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Chris Bray
Saturday, January 21, 2012

In a remarkable Saturday filing, Assistant U.S. Attorney John McNeil burps, pats his full belly, and orders a few more courses. The Department of Justice is not satisfied with a court ruling that hands them fully a third of the nominally confidential IRA interviews archived at Boston College.

Pushing ever further into the braveness of his Dadaesque performance, McNeil asks Judge William Young to reconsider his pronouncement that he has issued his “final order” in the matter of the BC subpoenas. Describing a set of subpoenas that seek information on the kidnapping and murder of Jean McConville, McNeil notes that BC has not yet completed their task of compliance, since “the Respondents have yet to inform the Court of the status of their review of the non-IRA interviews.”

Those non-IRA interviews are from the other half of the Belfast Project collection, which involved members of loyalist paramilitaries in Northern Ireland. So the federal government is now diligently insisting that the archives be combed in full to determine if any members of the UVF or UDA joined in the IRA’s murder of a British informer.

We need to dig into this George Washington character and find out if he had something to do with the death of that poor bastard Nathan Hale.

And to think I’ve argued that the DOJ hasn’t bothered to understand the political implications of the task it was being asked to perform.

Second, McNeil asks the court to require that BC turn over “those materials related to interviewees AA, BB, and CC (as they are identified in the ex parte filing), if they are not already included in the five complete interviews to be disclosed.”

Why? Watch closely:

“Interviews of these individuals are responsive to the subpoenas in this case and are likely to have substantial investigatory value even if the interviewees do not make specific mention of the McConville kidnapping and death.”

See how that works? Subpoenas for “any and all interviews containing information about the abduction and death of Mrs. Jean McConville” can force the disclosure of whole broad ranges of interview materials, “even if the interviewees do not make specific mention of the McConville kidnapping and death.”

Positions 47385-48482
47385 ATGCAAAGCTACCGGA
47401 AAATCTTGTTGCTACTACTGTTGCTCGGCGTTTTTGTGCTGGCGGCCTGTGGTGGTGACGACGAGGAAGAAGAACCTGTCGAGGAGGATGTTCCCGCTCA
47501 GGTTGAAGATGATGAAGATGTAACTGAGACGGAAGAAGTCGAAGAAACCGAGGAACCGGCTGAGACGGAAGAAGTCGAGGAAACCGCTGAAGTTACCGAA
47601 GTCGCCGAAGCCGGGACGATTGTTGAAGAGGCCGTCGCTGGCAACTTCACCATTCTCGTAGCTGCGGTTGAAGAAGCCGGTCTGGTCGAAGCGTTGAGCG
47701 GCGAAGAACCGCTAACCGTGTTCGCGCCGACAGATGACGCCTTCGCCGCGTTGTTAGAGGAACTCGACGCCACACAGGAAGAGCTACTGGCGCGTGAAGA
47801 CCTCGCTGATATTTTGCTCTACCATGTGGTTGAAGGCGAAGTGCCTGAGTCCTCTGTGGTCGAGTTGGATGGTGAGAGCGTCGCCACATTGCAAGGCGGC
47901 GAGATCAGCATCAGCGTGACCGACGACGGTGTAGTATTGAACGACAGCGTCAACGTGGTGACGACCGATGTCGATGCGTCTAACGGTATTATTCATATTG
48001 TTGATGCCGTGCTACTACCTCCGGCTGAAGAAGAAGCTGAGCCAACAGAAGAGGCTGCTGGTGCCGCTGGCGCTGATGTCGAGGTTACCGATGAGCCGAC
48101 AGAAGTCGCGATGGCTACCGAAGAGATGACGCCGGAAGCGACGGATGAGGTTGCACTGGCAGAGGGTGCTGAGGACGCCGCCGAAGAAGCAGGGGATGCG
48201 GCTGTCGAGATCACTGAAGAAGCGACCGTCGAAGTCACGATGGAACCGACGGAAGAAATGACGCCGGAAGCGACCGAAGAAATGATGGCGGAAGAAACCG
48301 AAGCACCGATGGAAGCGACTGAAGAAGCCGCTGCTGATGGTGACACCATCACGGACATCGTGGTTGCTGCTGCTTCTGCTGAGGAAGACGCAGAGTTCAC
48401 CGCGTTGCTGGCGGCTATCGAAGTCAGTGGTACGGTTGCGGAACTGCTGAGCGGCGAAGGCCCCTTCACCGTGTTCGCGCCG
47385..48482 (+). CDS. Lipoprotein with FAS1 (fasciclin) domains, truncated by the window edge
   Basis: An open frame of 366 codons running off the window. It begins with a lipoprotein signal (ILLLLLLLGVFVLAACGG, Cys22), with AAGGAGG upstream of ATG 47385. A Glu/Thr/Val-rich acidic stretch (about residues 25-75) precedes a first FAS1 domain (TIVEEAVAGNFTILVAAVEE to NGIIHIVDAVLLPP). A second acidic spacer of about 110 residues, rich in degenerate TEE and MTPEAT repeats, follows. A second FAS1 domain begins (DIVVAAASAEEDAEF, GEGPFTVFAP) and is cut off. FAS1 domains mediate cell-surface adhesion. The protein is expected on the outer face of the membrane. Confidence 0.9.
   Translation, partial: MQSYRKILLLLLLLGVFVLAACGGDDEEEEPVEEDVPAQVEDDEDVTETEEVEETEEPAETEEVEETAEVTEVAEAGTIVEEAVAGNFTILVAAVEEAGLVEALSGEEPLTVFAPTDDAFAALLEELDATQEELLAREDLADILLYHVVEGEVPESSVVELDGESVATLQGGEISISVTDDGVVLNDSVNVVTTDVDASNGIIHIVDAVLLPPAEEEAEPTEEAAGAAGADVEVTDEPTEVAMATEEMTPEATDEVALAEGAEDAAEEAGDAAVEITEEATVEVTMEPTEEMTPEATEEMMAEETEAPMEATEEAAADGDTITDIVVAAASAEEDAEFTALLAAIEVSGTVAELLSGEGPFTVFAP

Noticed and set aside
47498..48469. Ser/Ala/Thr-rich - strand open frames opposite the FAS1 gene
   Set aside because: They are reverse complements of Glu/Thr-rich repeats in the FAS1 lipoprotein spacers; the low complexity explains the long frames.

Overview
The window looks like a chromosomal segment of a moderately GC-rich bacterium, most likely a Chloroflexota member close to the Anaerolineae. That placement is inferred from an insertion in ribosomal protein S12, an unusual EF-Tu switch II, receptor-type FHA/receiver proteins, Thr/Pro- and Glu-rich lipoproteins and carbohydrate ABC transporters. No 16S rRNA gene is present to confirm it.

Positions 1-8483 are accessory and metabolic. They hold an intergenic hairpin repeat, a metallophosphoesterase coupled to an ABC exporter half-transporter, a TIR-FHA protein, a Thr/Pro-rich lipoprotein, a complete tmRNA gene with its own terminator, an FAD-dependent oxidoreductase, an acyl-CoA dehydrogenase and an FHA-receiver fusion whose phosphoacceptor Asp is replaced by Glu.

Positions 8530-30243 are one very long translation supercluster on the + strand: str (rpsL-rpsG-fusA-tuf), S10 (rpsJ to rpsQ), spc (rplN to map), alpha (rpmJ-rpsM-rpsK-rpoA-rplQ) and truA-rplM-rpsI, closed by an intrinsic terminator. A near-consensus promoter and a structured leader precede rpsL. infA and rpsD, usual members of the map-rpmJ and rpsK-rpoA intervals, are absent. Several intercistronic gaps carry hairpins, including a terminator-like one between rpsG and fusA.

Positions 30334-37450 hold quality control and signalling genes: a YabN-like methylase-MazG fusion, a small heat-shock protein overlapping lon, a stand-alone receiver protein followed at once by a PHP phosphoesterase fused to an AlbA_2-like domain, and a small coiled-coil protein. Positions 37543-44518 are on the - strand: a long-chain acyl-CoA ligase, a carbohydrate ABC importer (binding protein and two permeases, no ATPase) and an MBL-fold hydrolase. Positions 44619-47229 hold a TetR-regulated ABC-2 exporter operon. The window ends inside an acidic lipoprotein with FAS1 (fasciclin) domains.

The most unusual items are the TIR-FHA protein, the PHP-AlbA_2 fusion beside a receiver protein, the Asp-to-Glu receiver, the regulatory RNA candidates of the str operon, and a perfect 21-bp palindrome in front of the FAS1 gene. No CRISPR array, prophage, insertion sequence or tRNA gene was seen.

Interviews that do not contain information about the abduction and death of Mrs. Jean McConville should be handed over to the government in response to subpoenas for interviews that do contain information about the abduction and death of Mrs. Jean McConville. All your base are belong to us. Just give us everything on campus written in English, and we’ll call it even.

And so on. Complete motion is below.

ADDED LATER:

I did want to highlight this language from pg. 2:

“As with any subpoena, the Respondents bore the burden of reviewing all material in their possession for responsive material and then either producing that material or seeking relief from the Court. The Respondents in this case failed to undertake the first step of reviewing all potentially responsive material. While the Court’s orders largely obviated the need for the Respondents to make such a review (because the Court undertook that task itself), that task remains incomplete with respect to the untranscribed tapes.”

So here’s the government saying the very thing that I’ve said over and over again: BC had a responsibility to figure out what material in its archives was responsive to the subpoenas. Because they never bothered, and still haven’t begun to bother, the court did it for them, and forced them to hand over a whole set of confidential materials that never needed to leave the archive.


Federal Judge Orders Boston College to Turn Over More IRA Interviews

Below, the “final order” from Judge William Young regarding subpoenas for archived IRA interviews held at Boston College. Finding that five interviewees discuss the murder of Jean McConville (and a sixth makes a vague reference to it), Young orders “that the full series of interviews of the five interviewees first mentioned above must be disclosed and that the interview with the sixth need not be produced.”

Also to be produced: materials from particular interview sessions with two other interviewees, for a total of seven interviewees whose interview materials are be turned over in full or in part.

The order takes effect upon release of an appellate court’s stay order.